'Critically Close': India's Chandrayaan-2 Narrowly Avoids Collision With NASA's Lunar Orbiter
14:56 GMT 17.11.2021 (Updated: 20:47 GMT 19.10.2022)
© Photo : ISROChandrayaan-2
© Photo : ISRO
The Indian Space Research Organisation (ISRO) has said that it was the “first time” such a “critically close conjunction” was experienced by an Indian space exploration mission. It necessitated the performance of an “evasive manoeuvre”.
India’s lunar mission Chandrayaan-2 Orbiter (CH2O) last month performed a “collision avoidance manoeuvre (CAM)” to avoid crashing into the Lunar Reconnaissance Orbiter (LRO) belonging to the National Aeronautics and Space Administration (NASA), according to a statement on 15 November from the Indian Space Research Organisation (ISRO), almost a month after the incident.
“A very close conjunction between Chandrayaan-2 Orbiter and NASA's LRO was expected to occur on 20 October 2021 at 5.45 UTC (11.15am IST) near the lunar North Pole,” India’s space agency said.
“Over a span of one week before the conjunction, analysis by both ISRO and JPL/NASA consistently showed that the radial separation between the two spacecraft would be less than 100m and the closest approach distance would be only about 3km at the aforementioned time of closest approach,” the official statement went on to say.
The ISRO has said that both the space agencies “deemed that the situation warranted a collision avoidance manoeuvre to mitigate the close approach risk, and it was mutually agreed that it should be CH2O to undergo the manoeuvre”.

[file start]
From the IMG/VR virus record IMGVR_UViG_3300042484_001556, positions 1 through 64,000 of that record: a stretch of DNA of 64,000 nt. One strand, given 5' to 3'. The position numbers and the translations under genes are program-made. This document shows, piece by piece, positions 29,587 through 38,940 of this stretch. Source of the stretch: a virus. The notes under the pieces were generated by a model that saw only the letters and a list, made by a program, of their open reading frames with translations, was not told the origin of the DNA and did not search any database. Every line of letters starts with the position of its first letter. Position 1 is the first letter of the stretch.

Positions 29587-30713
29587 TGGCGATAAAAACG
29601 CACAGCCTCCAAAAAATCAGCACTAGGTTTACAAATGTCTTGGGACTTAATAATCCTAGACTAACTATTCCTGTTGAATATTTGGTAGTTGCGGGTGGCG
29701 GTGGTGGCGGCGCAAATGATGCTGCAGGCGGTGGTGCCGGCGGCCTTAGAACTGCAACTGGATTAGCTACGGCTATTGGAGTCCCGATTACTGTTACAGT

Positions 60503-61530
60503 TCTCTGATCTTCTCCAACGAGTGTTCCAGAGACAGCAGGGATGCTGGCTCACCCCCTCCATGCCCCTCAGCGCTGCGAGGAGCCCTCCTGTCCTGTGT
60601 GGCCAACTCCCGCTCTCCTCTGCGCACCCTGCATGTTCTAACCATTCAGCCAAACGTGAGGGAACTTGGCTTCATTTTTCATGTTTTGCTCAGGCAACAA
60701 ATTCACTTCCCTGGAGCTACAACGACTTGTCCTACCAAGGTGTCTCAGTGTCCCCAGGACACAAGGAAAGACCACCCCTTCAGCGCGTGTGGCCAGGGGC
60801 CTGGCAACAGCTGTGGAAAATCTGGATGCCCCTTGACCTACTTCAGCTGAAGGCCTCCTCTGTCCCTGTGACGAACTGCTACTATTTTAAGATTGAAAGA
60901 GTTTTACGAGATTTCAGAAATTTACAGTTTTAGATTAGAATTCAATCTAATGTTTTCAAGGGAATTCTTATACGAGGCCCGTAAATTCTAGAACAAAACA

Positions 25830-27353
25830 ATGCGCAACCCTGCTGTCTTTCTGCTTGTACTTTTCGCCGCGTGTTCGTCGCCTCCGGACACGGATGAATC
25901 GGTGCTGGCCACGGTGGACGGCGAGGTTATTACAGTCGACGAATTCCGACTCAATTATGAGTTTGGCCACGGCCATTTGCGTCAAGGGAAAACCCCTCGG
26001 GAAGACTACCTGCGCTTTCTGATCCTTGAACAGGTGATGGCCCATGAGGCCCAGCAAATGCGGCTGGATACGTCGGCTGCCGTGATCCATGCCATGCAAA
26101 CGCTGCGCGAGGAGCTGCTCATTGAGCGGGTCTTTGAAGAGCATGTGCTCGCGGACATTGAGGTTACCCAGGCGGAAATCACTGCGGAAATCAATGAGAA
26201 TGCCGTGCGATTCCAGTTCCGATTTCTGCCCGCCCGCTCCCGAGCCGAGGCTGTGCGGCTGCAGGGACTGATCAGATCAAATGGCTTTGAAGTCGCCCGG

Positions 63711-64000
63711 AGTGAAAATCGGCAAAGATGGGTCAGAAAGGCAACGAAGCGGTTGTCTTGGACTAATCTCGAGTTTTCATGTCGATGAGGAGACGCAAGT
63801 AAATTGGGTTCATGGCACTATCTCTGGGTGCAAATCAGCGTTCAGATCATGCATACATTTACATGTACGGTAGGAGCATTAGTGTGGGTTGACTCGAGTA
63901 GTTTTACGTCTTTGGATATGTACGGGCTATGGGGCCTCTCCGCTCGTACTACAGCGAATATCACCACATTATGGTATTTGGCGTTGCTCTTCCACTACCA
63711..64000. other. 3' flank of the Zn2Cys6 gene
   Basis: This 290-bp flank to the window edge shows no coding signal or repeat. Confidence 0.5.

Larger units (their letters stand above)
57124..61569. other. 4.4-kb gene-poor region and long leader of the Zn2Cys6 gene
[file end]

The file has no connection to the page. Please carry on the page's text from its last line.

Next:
It said that the manoeuvre was “executed” on 18 October at 2.52pm (GMT).
“After orbit determination of CH2O with post-manoeuvre tracking data, it was reconfirmed that there would be no further close conjunctions with LRO in the near future with the achieved orbit,” the Indian statement claimed.
The Indian space agency has pointed out that, because of space objects - including debris and operational spacecraft - it is rather “common” for satellites in Earth’s orbit to undergo CAMs to “mitigate” collision risks.
23 June 2021, 14:53 GMT
The Indian mission has been orbiting the moon for more than two years, after the lunar mission was launched on 22 July 2019.
Chandrayaan-2 was India’s second lunar mission (after Chandrayaan-1 in 2008) and was tasked with finding water on the Moon’s surface, with a focus on the "far end (dark side)", or the South Pole of the naturally occurring satellite.
The Chandrayaan-2 consisted of three parts at the launch: the lunar orbiter, the lander (named Vikram), and the lunar rover (Pragyaan).
The lander lost contact soon after landing on the Moon’s South Pole, the less-explored part of the satellite with reportedly more craters than its other parts.
16 December 2020, 20:49 GMT
Efforts to locate the crashed Indian lander, including by NASA’s LRO, have as yet proved unsuccessful. The orbiter, however, is continuing its mission of collecting critical lunar data and has a life span of seven years, according to the ISRO.
India’s Science and Technology minister revealed this year that work is already in progress to launch the next lunar mission (named Chandrayaan-3), which could be attempted in the latter half of 2022.
Only China has achieved the feat in the history of space exploration, when the Chang’e 4 mission successfully did a soft landing near the Moon’s South Pole in January 2019.
Russia, the US and China have so far performed a soft landing on the Moon.